In its masters and doctoral programs, the department emphasizes both rigor and flexibility in designing a course of study to fit the individual interests of each graduate student. The Graduate Advisory Committee administers the program. Each graduate student designs a program of study in consultation with the Graduate Program Coordinator and other faculty members of the department. Approximately sixty students from a wide variety of backgrounds are currently pursuing graduate degrees in the department.
Doctor of Philosophy
To gain admission to the doctoral program, an applicant must have earned an M.A. in history or its equivalent and have demonstrated distinct promise of success in advanced graduate study.
Additional course work required beyond the M.A. will include a minimum of 12 hours of work in the major field, at least 6 hours of work in each of two minor fields, and one research seminar. Doctoral students concentrate on a major field in which they must pass oral and written exams and two minor fields in which they must pass written exams. The major fields are:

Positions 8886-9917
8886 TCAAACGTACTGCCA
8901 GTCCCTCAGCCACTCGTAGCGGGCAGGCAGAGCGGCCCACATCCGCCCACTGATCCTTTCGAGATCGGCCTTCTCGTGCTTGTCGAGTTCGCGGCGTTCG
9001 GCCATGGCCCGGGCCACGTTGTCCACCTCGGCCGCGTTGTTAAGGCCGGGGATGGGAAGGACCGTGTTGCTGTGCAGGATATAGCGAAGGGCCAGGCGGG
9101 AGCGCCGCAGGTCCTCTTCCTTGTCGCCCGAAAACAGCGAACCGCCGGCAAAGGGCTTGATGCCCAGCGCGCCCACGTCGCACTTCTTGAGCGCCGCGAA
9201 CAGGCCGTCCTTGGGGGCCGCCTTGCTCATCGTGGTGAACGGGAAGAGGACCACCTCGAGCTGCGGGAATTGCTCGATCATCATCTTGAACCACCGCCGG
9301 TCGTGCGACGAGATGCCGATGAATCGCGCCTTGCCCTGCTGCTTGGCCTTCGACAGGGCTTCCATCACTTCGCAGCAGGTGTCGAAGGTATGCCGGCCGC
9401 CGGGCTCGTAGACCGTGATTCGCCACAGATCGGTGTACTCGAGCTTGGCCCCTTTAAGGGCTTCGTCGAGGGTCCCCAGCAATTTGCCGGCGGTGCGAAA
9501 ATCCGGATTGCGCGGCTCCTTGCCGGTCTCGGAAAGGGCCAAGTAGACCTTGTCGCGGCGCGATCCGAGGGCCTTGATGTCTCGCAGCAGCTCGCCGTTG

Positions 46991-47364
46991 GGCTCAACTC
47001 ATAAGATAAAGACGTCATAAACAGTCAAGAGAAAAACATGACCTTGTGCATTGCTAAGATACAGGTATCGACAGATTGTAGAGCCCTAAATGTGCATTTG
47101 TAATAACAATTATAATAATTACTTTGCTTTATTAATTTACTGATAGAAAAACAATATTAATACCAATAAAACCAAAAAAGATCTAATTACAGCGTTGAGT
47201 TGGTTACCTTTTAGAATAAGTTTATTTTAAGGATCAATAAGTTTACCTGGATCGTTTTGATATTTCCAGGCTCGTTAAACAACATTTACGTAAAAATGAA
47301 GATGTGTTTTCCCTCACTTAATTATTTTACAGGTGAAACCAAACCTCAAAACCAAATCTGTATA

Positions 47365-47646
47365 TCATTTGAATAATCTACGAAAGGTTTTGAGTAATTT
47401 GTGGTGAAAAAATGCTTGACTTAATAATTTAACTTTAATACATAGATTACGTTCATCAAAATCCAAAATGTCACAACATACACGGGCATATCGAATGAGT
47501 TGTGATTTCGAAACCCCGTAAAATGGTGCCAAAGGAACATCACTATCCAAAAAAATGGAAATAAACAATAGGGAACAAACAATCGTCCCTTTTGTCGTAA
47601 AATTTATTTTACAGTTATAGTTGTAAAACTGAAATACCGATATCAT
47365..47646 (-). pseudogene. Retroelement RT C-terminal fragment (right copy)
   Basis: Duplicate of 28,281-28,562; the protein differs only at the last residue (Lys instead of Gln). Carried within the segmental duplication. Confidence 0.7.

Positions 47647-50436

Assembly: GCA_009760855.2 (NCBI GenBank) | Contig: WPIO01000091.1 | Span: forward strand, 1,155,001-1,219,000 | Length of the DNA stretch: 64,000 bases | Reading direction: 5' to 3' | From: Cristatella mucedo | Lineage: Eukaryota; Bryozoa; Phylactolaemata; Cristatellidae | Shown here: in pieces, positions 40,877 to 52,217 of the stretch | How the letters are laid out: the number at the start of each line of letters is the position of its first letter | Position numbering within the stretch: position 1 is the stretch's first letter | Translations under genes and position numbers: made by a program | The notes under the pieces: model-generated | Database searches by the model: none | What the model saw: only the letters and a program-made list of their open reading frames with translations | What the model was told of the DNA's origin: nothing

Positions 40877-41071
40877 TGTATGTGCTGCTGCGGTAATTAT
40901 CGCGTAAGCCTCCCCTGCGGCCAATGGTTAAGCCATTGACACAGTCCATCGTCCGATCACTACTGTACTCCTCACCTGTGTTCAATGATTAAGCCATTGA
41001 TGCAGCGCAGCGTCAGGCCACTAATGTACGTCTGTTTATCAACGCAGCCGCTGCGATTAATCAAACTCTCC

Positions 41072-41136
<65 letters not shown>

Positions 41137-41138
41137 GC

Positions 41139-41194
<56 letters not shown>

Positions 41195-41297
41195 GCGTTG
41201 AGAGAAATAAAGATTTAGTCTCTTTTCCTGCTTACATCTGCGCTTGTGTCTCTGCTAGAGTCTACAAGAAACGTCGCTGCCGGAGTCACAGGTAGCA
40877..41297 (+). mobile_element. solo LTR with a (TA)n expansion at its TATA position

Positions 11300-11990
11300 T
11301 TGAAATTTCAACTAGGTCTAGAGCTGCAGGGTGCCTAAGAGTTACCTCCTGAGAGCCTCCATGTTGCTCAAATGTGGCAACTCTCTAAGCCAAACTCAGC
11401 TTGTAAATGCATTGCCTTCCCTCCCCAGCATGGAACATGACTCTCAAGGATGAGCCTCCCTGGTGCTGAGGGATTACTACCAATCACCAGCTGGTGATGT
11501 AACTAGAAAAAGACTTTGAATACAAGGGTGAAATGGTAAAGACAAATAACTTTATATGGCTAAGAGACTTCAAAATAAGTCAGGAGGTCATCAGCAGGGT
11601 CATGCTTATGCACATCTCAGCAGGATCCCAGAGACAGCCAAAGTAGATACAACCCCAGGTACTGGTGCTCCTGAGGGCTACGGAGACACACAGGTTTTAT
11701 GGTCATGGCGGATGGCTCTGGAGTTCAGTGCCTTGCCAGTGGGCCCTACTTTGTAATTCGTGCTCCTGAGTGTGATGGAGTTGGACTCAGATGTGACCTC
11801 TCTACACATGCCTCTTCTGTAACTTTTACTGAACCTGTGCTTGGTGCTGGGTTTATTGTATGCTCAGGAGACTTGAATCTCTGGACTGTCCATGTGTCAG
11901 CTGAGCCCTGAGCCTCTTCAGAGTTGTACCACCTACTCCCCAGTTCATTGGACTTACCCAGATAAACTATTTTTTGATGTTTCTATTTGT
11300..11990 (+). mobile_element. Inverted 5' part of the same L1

* Atlantic World
* Early Modern Europe
* Modern Europe
* Latin America
* Middle East
* Late Antiquity
* Medieval Europe
* United States History through Reconstruction
* United States History since the Civil War
Minor fields include the ten major fields as well as African-American, East Asian, Gender, Middle East, Southern, and Twentieth-Century World history. Other minor fields inside or outside the department may be selected and designed by the student in consultation with the Graduate Advisory Committee and the student’s dissertation director. Students must have course work outside of their geographical field of expertise. Additionally, a student may pursue a Ph.D. with a concentration in Gender Studies, in conjunction with the Isom Center.